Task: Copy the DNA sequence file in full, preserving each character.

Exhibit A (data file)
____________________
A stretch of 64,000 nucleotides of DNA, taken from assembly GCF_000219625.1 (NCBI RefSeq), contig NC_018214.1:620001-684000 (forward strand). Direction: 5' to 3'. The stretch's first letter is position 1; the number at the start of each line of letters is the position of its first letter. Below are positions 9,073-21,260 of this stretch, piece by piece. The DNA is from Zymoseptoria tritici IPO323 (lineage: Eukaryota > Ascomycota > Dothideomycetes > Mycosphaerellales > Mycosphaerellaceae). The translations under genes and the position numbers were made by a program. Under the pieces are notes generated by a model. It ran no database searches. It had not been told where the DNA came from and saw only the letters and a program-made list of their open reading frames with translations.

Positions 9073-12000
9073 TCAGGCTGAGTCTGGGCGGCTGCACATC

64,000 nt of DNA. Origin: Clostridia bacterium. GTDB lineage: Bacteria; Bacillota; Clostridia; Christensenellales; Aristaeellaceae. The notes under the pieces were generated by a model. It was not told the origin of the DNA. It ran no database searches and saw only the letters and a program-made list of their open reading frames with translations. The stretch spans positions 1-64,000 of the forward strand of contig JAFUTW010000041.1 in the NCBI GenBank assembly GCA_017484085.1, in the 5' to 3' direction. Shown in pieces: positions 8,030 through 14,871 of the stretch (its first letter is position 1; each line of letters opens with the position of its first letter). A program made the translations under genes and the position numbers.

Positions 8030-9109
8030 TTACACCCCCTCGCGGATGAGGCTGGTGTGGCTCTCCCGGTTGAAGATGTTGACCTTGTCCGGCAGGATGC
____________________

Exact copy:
A stretch of 64,000 nucleotides of DNA, taken from assembly GCF_000219625.1 (NCBI RefSeq), contig NC_018214.1:620001-684000 (forward strand). Direction: 5' to 3'. The stretch's first letter is position 1; the number at the start of each line of letters is the position of its first letter. Below are positions 9,073-21,260 of this stretch, piece by piece. The DNA is from Zymoseptoria tritici IPO323 (lineage: Eukaryota > Ascomycota > Dothideomycetes > Mycosphaerellales > Mycosphaerellaceae). The translations under genes and the position numbers were made by a program. Under the pieces are notes generated by a model. It ran no database searches. It had not been told where the DNA came from and saw only the letters and a program-made list of their open reading frames with translations.

Positions 9073-12000
9073 TCAGGCTGAGTCTGGGCGGCTGCACATC

64,000 nt of DNA. Origin: Clostridia bacterium. GTDB lineage: Bacteria; Bacillota; Clostridia; Christensenellales; Aristaeellaceae. The notes under the pieces were generated by a model. It was not told the origin of the DNA. It ran no database searches and saw only the letters and a program-made list of their open reading frames with translations. The stretch spans positions 1-64,000 of the forward strand of contig JAFUTW010000041.1 in the NCBI GenBank assembly GCA_017484085.1, in the 5' to 3' direction. Shown in pieces: positions 8,030 through 14,871 of the stretch (its first letter is position 1; each line of letters opens with the position of its first letter). A program made the translations under genes and the position numbers.

Positions 8030-9109
8030 TTACACCCCCTCGCGGATGAGGCTGGTGTGGCTCTCCCGGTTGAAGATGTTGACCTTGTCCGGCAGGATGC